City, county hold high graduation rates

Published 12:49 pm Monday, October 1, 2018

The future leaders of Tennessee continue to make high marks according to the state’s Department of Education.

Education Commissioner Candice McQueen announced Monday morning that the 2017-18 high school graduation rate held steady at 89.1 percent, which continues to be the highest rate on record for the state. Across the board, more than 56 percent of districts with high schools saw their rates improve compared to last year.

“Our schools and districts should be proud that once again we have hit our state’s highest graduation rate on record while still holding our students to high expectations,” McQueen said in an email issued to the Elizabethton Star. “By continuing to raise the expectations, we are signaling that Tennessee students are leaving high school with the knowledge and skills to be successful in college and the workforce. This graduation rate is a testament to the work being done by teachers and students in schools across the state.”

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As a district, Carter County Schools saw their overall graduation rate improve from the 2016-17 school year. Monday’s announcement saw the county system at exactly 91 percent while the previous year’s rate was at 90.8.

Unaka High School had the highest rate of graduation for the county with a 91.5 percent rate. Hampton High School was at 91.2 while Happy Valley High School was exactly at the 91 percentage rate. Cloudland High School narrowly missed the 90-percent cutoff with a rate of 89.1.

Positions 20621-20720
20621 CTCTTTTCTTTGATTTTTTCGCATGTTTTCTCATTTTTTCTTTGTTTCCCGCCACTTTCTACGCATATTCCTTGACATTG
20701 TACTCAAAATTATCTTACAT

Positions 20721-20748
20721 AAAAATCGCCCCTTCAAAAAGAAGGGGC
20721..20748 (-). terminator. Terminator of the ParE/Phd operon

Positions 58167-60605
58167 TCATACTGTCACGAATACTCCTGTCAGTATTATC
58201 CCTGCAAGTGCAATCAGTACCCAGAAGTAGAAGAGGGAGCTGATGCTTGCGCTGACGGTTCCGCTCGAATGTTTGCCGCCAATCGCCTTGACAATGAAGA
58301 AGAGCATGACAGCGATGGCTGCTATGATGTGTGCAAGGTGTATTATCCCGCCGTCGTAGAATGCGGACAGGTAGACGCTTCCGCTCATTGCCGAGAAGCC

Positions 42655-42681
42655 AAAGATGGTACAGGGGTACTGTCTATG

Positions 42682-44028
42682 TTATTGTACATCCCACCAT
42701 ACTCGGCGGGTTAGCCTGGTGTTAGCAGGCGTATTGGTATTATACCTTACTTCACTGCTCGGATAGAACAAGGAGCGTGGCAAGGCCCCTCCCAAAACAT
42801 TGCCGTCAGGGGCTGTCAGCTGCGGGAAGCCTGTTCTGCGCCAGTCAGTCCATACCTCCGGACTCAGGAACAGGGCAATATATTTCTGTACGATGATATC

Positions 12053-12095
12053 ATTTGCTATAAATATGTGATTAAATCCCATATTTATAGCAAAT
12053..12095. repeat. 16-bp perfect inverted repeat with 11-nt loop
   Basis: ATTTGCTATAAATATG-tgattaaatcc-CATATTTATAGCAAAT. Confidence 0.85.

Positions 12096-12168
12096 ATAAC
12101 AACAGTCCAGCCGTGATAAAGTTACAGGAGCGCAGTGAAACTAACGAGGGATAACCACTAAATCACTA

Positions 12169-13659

Elizabethton High School continues to hold a 90-plus percentage rate for graduation. The graduation rate for 2017-18 did see a decline (94.4) compared to the previous year (99.5).

According to information provided by the department, Gov. Bill Haslam’s administration has set a high expectation for both students and educators, and “students have made significant gains as a result.”

A more rigorous calculation has been used for rates since 2011 and the state indicated they’ve seen a rise over the past seven years.

In the statement issued by the department, the state raised the bar for graduation expectations when the State Board of Education included participation in the ACT or SAT as a graduation requirement for Tennessee students. This year’s results are the first to reflect this change in accountability.

Carter County and Elizabethton school districts are part of the nearly 81 percent of districts in the state that have a graduation rate above 90 percent. Further information on the graduation rates can be viewed by visiting the department’s website.